Google is doing a complete overhaul and replacement of their existing Google Analytics service. The current service everyone has gotten used has been referred to as “Universal Analytics” or “UA” since 2012. The new version, Google Analytics 4 (GA4) is already available for use.
Each website account linked to either service is referred to as a “property.” In other words, your Google Analytics property is the same thing as your website account.
All new properties created for websites default to GA4. You can also choose to create a UA property instead of, or in addition to, your GA4 property. More on how to do that in just a bit.
What’s Different About Google Analytics 4?
In a nutshell, Google Analytics 4 is a big deal because it was built from the ground up around machine learning, incorporating a new way to log and interpret visitor interactions.
When Google Analytics was originally created in 2006, it was a vastly different world. Very few people had internet connected phones, and so most digital interactions happened on desktop. Analytics data was built around “sessions,” which referred to short periods of time where a user viewed and interacted with a site. These sessions reflected how people typically used websites: in chunks of a few minutes at a time to an hour or more.
That’s all changed dramatically since smartphones and other mobile traffic became the default form of web traffic around 2015-2016. Now, the same user might access a site in very different ways across multiple devices. Similarly, users may share the same device within the same household. Google launched Universal Analytics in 2012 to account for these changes, with an eye on collecting granular data from the same user across platforms.
Now, GA4 ditches all of that in favor of a new form of interaction: “events.” Recognizing that sometimes users will perform single actions across multiple devices and browsers, sometimes days apart, the Analytics engine now seeks to track individual user journeys without relying upon cookies. Further, it seeks to build an understanding of individual user journeys based on isolated events, not sessions of sustained interactivity. The machine learning engine will then begin to make assumptions about individual users and users as a whole, providing insights and suggestions to property owners to help them fulfill their growth and profitability goals.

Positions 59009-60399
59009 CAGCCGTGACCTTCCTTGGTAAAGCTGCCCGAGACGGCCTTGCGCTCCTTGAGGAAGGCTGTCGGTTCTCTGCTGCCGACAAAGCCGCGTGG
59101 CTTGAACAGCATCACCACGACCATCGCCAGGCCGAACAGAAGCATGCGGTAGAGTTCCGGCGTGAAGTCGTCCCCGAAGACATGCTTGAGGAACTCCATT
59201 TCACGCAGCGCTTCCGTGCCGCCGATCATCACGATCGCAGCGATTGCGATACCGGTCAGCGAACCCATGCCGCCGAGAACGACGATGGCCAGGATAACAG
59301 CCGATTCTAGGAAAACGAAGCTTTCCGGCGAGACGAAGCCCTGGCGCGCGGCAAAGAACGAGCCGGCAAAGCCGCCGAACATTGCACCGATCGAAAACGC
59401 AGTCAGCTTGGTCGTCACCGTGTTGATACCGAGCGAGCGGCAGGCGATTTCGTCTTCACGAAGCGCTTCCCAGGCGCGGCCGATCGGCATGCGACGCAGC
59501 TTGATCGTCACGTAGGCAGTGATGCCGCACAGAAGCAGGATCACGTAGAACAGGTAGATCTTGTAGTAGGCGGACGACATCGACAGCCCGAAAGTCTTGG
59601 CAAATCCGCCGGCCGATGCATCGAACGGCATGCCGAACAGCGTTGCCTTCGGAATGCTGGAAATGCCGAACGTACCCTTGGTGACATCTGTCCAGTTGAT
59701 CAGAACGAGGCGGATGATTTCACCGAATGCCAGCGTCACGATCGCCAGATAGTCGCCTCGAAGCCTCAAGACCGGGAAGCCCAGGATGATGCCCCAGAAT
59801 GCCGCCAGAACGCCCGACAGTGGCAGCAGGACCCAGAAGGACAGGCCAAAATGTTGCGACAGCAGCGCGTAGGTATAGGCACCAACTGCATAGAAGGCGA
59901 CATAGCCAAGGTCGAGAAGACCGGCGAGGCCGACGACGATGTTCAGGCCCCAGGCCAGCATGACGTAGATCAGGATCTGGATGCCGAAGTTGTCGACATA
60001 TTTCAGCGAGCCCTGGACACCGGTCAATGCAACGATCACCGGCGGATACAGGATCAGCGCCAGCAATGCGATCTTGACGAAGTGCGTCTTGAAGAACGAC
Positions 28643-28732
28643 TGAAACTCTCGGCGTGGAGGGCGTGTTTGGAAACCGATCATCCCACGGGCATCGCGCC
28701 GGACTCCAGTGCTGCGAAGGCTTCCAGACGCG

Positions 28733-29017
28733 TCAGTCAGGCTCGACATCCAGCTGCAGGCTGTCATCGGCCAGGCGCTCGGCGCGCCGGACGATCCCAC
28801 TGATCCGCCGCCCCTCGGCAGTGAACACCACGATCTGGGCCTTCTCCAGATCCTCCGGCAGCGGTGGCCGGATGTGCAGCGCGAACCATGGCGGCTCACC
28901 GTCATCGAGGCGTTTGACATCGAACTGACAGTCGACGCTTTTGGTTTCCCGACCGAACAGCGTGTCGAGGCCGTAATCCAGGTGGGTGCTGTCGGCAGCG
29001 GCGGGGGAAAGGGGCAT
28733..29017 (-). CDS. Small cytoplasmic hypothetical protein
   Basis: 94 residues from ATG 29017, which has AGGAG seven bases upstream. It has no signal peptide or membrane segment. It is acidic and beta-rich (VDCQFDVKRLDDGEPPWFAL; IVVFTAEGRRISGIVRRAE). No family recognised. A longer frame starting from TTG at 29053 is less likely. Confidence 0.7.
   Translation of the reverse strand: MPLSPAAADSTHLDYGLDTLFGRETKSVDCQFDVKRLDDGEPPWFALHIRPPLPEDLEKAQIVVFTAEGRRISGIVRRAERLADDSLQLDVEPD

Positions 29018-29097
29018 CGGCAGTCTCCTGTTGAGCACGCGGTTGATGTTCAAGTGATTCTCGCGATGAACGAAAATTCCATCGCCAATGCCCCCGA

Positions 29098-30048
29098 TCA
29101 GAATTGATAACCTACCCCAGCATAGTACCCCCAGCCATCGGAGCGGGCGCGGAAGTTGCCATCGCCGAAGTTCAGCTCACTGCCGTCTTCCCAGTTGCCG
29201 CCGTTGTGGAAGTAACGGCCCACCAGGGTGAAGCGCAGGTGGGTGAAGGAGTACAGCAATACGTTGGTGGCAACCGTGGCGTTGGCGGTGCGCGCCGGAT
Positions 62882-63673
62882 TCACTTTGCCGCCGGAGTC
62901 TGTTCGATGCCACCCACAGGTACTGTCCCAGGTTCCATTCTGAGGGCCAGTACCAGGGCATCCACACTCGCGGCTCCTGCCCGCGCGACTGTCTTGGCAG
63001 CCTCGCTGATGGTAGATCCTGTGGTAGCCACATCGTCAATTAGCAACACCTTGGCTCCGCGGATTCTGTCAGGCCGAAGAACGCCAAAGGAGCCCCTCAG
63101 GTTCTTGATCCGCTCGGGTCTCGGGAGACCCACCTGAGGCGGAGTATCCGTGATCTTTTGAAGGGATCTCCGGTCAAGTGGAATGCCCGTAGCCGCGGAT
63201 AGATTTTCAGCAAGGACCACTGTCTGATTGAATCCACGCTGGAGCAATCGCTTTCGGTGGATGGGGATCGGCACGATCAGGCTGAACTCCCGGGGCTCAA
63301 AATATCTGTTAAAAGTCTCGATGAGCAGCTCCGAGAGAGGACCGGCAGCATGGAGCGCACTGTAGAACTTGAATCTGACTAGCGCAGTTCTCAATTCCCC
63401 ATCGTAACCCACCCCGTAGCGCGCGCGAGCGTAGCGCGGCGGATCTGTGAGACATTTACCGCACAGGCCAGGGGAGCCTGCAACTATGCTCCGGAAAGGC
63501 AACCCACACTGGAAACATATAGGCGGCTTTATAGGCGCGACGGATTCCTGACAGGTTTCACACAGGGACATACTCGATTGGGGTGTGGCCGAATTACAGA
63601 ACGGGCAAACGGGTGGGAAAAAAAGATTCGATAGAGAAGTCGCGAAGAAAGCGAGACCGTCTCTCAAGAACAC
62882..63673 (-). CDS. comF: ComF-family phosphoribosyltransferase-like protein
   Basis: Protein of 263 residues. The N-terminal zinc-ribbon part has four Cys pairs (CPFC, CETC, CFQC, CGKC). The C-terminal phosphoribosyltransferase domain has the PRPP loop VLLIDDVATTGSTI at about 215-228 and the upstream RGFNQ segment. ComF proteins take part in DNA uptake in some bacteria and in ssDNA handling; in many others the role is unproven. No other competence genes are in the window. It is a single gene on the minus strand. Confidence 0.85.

How to Switch to the New Google Analytics 4
New properties are created within Google Analytics 4 by default.
If you wish to create a GA4 property and currently have a UA property, you can migrate your data using a convenient wizard Google has provided.
To access the setup assistant wizard for GA4, go to your Google Analytics account, click “Admin”, make sure you have the correct account selected, and then select the correct property. The GA4 Setup Assistant should be found under the property column.
Can I Keep Using Universal Analytics for Now?
New interfaces are always hard to adjust to, which can lead to frustration. “Why can’t I just do ___?” and “Where the heck did ____ go?” are two common questions yelled at the screen during these rocky transition periods.
Fortunately, for the time being, if you already have a Universal Analytics property you can continue to do so until the service is set to be formally retired in July 2023.
Since GA4 is the default when you create a new property, you may have to do a bit of technical wizardry to make a legacy UA property. Actually, it’s less “wizardry” and more “clicking on some of the tucked away options.”
To make a new UA property, go to Admin settings, and “Create property” under the property column. You should see “property setup” on the next screen. The next step is very important: click Show advanced options. Then there should be a toggle switch for “Create a Universal Analytics property.”
You can choose to either create just a UA account or elect to create both a UA and GA4 account. We’d actually recommend the latter.
Why Getting Used to GA4 Is the Right Move
Change is never easy, especially when it comes to dealing with tech interfaces moving things around, in some cases, and outright obliterating things, in others.
But the hard truth is that GA4 was built from a solid foundation. It understands the importance of machine learning and the need to rethink online customer journeys. People will constantly fall in and out of your funnel, so you need to be able to see who matters, as well as how to focus on converting them. GA4 seeks to help you do just that.
If that weren’t incentive enough, know that in less than a year Universal Analytics will be retired. By July 1, 2023, you will be forced to use the new GA4 interface. It’s best to start tinkering with it now, especially if you have an existing UA account to fall back on. That way, you can be comfortable with the new interface and ready to use it for the most benefit by the time UA goes bye-bye.